The Big Three are still the biggest by revenue, but Vueling, Norwegian and Turkish are growing fastest and Ryanair is most profitable

In what follows, we present a number of charts ranking the 13 airline groups by a various measures, financial and operating, both absolute and by rate of growth in the measures.

The big three legacy carriers dominate revenues, but revenue growth is being driven by LCCs (especially the smaller pair Vueling and Norwegian) and by Turkish Airlines.

Ryanair is the most profitable carrier in Europe, in terms of operating margin, followed by easyJet, Turkish Airlines and Aer Lingus, although Ryanair’s operating margin fell slightly in 2012 (note we have looked at calendar 2012 for Ryanair, rather than its financial year, which ends in March).

European airlines revenue 2012 (EUR million) and change from 2011 (%)

Finnair and Turkish Airlines recorded the highest percentage point improvements in their margins in 2012, For Alitalia, SAS and IAG, 2012 saw both an operating loss and a decline in the operating margin.

Two other loss-makers at the operating level, Air France-KLM and airberlin, at least saw a narrowing of their margin of loss.

European airlines operating margin 2012 (% of revenue) and change from 2011 (percentage points)

Ryanair carried more passengers than Air France-KLM

As with revenues, the big three legacy flag carrier groups dominate ASKs thanks to their long-haul profiles, although Ryanair, Turkish Airlines  and easyJet are also of significant size in capacity terms.

Of course, Turkish Airlines' ASK capacity is boosted by a relatively long average sector length, whereas for easyJet and, in particular, Ryanair, ASK muscle reflects the sheer weight of seat numbers in the market place.

A comparison of passenger numbers highlights this latter point further. Ryanair carried more passengers in 2012 than Air France-KLM and was second only to the Lufthansa Group, while easyJet carried more than IAG.

Alitalia and airberlin cut capacity as Vueling, Turkish and Norwegian grow

As with revenues, Vueling, Turkish Airlines and Norwegian dominated growth in both ASKs and passenger numbers in 2012.

By contrast, Alitalia and airberlin contracted. Winter capacity cuts by Ryanair meant that, unusually for the carrier, its ASK growth in 2012 (4.2%) was lower than for the group of 13 in aggregate (4.7%).

European airlines capacity 2012 (ASK billion) and year-on-year change from 2011 (%)

European airlines passenger numbers 2012 (million) and year-on-year change from 2011 (%)

Load factor is a poor indicator of profit

The generally superior passenger load factors of the LCCs contribute to strong passenger numbers, although it is interesting to note that Air France-KLM ranks second in 2012 load factor (easyJet is number one, with a staggering 90.4%, calculated as RPK/ASK rather than pax/seats as usually reported by easyJet).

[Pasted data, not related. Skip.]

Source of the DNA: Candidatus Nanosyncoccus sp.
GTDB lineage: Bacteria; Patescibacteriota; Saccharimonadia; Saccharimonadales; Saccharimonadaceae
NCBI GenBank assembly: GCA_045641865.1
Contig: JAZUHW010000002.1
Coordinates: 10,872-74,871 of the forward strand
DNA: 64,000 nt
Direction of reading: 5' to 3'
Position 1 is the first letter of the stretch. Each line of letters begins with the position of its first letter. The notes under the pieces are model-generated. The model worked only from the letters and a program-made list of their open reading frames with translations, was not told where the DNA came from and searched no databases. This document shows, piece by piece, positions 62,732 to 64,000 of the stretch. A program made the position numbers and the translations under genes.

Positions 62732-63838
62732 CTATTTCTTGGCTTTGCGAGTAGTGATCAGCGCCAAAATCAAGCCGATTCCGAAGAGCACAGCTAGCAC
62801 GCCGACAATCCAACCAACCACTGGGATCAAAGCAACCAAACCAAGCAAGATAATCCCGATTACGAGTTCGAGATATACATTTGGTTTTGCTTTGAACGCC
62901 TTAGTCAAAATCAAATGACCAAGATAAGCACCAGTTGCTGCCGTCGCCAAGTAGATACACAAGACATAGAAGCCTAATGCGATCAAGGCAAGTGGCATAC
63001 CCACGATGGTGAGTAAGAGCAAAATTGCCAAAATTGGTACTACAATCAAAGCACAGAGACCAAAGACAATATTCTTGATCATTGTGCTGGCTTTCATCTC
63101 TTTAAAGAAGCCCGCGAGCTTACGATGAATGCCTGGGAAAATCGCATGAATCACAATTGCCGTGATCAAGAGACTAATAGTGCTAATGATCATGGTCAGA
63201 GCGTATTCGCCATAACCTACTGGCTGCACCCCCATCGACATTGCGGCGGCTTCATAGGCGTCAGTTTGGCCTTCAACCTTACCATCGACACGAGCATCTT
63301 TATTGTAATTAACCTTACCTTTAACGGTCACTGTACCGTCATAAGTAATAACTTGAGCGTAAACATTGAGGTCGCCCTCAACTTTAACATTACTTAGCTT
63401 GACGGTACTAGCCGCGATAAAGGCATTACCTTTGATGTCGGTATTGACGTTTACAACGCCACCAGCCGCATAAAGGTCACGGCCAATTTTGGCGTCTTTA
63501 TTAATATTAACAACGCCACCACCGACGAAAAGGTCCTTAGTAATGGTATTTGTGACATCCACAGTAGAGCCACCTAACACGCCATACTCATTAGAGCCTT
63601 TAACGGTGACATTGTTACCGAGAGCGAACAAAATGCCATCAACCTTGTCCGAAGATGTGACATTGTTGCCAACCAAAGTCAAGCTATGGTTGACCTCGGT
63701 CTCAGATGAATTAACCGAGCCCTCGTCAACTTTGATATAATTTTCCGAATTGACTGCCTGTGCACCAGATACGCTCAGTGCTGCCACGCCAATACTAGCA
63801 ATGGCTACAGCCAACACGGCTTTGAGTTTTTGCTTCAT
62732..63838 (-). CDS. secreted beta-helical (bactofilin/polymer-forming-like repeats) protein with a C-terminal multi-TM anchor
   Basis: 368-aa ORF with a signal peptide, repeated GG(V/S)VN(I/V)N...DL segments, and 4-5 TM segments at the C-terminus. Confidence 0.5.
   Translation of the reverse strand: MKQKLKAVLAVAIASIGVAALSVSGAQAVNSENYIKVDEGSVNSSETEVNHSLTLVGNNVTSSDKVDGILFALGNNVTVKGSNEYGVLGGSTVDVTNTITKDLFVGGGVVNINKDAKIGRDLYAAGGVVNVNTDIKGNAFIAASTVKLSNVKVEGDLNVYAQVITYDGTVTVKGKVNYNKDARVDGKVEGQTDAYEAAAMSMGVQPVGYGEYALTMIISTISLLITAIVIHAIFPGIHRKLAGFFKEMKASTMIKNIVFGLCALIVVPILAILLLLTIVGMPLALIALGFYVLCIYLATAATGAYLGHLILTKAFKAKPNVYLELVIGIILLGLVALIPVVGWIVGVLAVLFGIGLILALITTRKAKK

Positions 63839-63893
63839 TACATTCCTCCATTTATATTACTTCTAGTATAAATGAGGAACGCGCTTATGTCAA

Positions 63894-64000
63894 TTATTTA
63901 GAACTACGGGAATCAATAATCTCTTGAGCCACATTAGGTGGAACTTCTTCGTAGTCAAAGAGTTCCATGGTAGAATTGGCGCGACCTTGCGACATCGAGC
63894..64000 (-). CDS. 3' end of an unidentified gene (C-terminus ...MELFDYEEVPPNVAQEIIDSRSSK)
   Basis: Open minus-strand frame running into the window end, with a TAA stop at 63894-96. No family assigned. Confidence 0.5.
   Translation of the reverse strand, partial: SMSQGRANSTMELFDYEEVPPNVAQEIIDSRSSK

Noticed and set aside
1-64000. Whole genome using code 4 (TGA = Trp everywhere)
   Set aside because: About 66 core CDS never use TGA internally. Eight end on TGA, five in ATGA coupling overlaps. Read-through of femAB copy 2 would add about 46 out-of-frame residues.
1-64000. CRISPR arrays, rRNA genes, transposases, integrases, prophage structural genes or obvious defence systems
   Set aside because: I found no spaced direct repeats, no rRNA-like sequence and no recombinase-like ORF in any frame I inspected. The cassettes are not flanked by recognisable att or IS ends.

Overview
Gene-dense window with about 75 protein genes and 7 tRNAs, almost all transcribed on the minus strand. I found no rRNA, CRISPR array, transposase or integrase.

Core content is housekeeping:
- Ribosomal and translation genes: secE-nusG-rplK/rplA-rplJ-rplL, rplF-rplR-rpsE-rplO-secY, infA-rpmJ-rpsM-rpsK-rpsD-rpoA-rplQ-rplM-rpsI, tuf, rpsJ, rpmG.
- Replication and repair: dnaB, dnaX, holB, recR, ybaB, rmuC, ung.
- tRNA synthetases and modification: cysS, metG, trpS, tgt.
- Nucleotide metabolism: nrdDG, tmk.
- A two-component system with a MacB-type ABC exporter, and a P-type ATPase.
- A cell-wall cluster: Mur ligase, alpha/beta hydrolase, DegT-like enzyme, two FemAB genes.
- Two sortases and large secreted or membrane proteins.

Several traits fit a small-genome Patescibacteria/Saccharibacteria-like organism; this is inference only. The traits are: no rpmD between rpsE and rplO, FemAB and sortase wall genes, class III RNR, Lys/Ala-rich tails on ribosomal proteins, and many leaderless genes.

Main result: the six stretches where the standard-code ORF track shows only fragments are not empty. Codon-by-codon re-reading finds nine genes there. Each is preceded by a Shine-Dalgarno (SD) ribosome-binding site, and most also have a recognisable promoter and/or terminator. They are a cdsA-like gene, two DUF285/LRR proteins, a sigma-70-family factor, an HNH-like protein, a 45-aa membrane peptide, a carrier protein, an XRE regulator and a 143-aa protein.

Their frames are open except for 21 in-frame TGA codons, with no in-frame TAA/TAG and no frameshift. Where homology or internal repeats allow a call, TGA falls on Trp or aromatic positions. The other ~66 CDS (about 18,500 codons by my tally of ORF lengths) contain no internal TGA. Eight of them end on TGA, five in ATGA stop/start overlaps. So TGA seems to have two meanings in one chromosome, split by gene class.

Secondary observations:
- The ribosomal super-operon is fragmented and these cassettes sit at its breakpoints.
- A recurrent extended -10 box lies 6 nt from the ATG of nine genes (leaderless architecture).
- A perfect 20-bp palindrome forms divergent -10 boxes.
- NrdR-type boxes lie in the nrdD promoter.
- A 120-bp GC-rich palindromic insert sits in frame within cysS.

The large majority of carriers in our sample saw load factor gains in 2012, with declines only at Ryanair (very slightly) and airberlin. The latter saw a heavy 3.2ppts load factor fall (calculated as RPK/ASK), in spite of a 2.8% cut in ASK. Load factor is an unreliable indicator of profitability: the top four places by load factor include the two highest margin carriers (Ryanair and easyJet) and two of the three lowest margin carriers (Air France-KLM and airberlin).

European airlines passenger load factor 2012 (RPK as % of ASK) and change from 2011 (percentage points)

The 1,500km average sector length – the great divide

In addition to the LCC/legacy divide, the 13 airline groups that make up Europe’s largest players can be split according to average sector length, with an interesting dividing point somewhere around 1,500km. Above this point are the big three legacy flag carrier groups, for whom long-haul is key to profitability and whose significant long-haul networks are difficult to replicate and are therefore still something of a defendable niche.

Also above the 1,500km mark are Finnair and Turkish Airlines, both pursuing long-haul growth strategies that, while different from one another, are based on their geographical positioning.

For airline groups that are at or below 1,500km average sector length, there seems to be a simple message: get out of this zone or become a low-cost carrier. With the notable exception of Aer Lingus, airlines in this segment are either loss-making sub-scale legacy flag carriers or profitable LCCs.

Aer Lingus has benefited from a significant cost cutting programme that helped to transform it from its days as a typical legacy flag carrier (and its average sector length is just over 1,500km).

The challenge for SAS, airberlin, and Alitalia, languishing in losses at the shorter end of the sector length spectrum is significant. They must either develop (rapidly) their long-haul networks, or take on the LCCs at their own game by dramatically lowering costs.

To some extent, all three are attempting both (they all increased average sector length in 2012 and are pursuing cost reduction programmes) and are developing partnerships and alliances to help them, but the outlook remains hazy at best.

European airlines average sector length 2012 (km) and change from 2011 (%)

Only SAS saw a fall in RASK

All but one of the 13 airlines saw an increase in total revenues per ASK in 2012. Only SAS stood as the exception. This measure is not directly comparable between the groups as the larger groups such as Lufthansa generate a significant level of revenues from ground-based activities such as maintenance and catering, in addition to cargo, while LCCs such as Ryanair generate all revenues from passenger air traffic.

The same is true of costs. Nevertheless, year-on-year changes in total revenue per ASK and cost per ASK help to explain changes in profit margins.

European airlines year-on-year change in total revenue per ASK 2012 (%)

Finnair improved margin through CASK containment, but Alitalia and IAG saw high CASK growth

Finnair’s 2012 margin improvement was largely due to a good performance in containing costs per ASK and this was due to a 5% reduction in ex fuel cost per ASK offsetting an increase in fuel cost per ASK. Among the loss-making carriers, airberlin and SAS managed to lower ex fuel cost per ASK, as did the more profitable Turkish and Vueling.

Worryingly for loss-making Alitalia, total cost per ASK increased by more than 9% in 2012. The same is true for IAG, for whom cost per ASK increased by 11%, more than all the others.

European airlines year-on-year change in total cost per ASK and ex fuel cost per ASK 2012 (%)